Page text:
Bedhead's records all have a really similar design and this weird mishmash of numbers like a private barcode, in which BH0x is always present with x being the number of the release. WhatFunLifeWas is actually BH03 and I have all the subsequent ones so they must have had a debut 7" or two that I still need to complete my collection. Which I would love to do, because as I mentioned in the previous post, I love this fucking band and it's here where they start to hit their stride. This EP, BH04, was recorded in a big empty Texas church on one microphone. Unlike their studio recordings, these 4 songs are light and slightly more strummy, letting the room sing through the notes. 'Heizahobit' opens up with a real Feelies The Good Earth feeling, a sound not given lightly despite it's apparently lack of weight. 'Dead Language' is an all-time Bedhead fave, where the vocals come to the forefront though they are no less gentle; lyrics that seem to touch on war and skin and graves and something personal all at once. Despite the 100 times I've listened to this song I've never bothered to look for literal meaning, instead being satisfied to let the jaunty bounce of the drums and the slightly awkward melody set some sort of mood. Yeah, it's the most folky Bedhead moment probably, and it seems like they've relaxed a bit but stayed focused, which sounds like a contradiction but this is a band that contradicts itself more as you sink deeper into their music. 'WhatI'mHereFor' is a repetitive riff led by a solid, consistent drum that again devolves as it goes along while sticking to the pattern. The last track is a cover of Joy Division's 'Disorder' which I will say without hesitation blows away the original. The booming sound of the church is the lead instrument and Ian Curtis's vocal dramatics are replaced by Matt Kadane's existential murmur. Without any trace of hysterics the song still screams with pain, with the lackadaisacal repition of the two-note guitar lead driving the point home. The 'you've got the spirit/don't lose the feeling' part rises to a new intensity unheard in the original that somehow feels more genuine to me, even though they didn't write it. With an approach and palette like this, it's hard for Bedhead to ever come off as false or disingenuous. The 19 mnutes 10 seconds that embedded in the title end and it's all been very satisfying. This may be the black sheep of the Bedhead catalogue, but it's a place worth visiting regardless.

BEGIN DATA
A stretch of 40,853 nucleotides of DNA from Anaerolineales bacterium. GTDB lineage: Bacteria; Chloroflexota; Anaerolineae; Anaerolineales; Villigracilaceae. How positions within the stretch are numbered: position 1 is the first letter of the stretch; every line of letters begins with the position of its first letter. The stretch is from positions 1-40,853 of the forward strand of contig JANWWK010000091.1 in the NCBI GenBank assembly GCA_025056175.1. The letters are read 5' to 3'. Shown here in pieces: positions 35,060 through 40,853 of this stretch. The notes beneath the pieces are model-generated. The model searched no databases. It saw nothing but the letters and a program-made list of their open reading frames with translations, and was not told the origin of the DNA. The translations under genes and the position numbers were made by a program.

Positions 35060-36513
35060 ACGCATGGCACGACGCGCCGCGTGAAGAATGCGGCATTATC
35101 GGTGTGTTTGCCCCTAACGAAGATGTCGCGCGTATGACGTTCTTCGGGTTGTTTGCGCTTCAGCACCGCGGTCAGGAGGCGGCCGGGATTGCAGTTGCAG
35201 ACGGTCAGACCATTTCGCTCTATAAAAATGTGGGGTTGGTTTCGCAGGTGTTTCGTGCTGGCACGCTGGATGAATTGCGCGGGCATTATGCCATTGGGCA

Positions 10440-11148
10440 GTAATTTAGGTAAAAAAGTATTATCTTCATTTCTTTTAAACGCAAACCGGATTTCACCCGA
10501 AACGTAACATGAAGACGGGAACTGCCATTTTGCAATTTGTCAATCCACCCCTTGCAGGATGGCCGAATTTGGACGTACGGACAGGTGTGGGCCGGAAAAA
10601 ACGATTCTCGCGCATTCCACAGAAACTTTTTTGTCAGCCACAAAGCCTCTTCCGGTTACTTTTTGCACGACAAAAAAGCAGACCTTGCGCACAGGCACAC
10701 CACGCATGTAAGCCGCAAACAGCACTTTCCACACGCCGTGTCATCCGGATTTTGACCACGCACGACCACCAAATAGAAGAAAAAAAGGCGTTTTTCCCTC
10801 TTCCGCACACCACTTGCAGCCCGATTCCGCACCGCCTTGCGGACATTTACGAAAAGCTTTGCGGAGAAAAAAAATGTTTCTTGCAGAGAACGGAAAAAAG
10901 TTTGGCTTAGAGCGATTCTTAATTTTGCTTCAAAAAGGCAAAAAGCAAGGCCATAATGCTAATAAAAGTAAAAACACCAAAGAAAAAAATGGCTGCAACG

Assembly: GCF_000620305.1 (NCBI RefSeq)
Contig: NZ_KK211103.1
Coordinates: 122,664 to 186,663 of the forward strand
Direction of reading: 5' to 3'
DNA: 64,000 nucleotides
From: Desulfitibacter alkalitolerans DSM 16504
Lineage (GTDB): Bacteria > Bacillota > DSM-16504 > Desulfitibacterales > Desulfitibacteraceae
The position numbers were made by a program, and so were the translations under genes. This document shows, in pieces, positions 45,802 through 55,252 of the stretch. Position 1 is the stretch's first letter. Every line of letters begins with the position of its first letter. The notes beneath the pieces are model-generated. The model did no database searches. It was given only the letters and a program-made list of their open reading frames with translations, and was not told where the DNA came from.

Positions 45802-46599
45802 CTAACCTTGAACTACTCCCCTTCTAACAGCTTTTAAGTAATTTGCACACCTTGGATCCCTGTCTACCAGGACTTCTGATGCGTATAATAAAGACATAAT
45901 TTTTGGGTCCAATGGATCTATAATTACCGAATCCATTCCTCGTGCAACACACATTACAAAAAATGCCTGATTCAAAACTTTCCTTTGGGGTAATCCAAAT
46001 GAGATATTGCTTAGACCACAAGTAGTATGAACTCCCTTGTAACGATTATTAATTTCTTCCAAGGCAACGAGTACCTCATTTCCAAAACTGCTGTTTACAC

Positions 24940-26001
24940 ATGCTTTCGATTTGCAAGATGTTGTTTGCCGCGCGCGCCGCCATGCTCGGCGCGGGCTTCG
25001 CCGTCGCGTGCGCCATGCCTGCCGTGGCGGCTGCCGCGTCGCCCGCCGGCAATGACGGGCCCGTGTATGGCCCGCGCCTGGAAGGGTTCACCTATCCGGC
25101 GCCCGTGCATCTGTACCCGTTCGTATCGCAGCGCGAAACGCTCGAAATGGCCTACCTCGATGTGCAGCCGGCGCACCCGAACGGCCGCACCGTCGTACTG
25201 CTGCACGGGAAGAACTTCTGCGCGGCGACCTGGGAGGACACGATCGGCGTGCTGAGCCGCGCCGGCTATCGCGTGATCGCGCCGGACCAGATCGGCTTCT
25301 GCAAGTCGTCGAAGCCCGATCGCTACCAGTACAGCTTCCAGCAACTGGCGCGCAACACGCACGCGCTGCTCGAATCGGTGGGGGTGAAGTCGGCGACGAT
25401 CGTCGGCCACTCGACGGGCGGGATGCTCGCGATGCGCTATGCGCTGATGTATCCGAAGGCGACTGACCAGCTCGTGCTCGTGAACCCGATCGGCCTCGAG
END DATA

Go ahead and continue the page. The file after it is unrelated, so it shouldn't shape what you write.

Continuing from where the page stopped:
Bedhead - 'WhatFunLifeWas' (Trance Syndicate)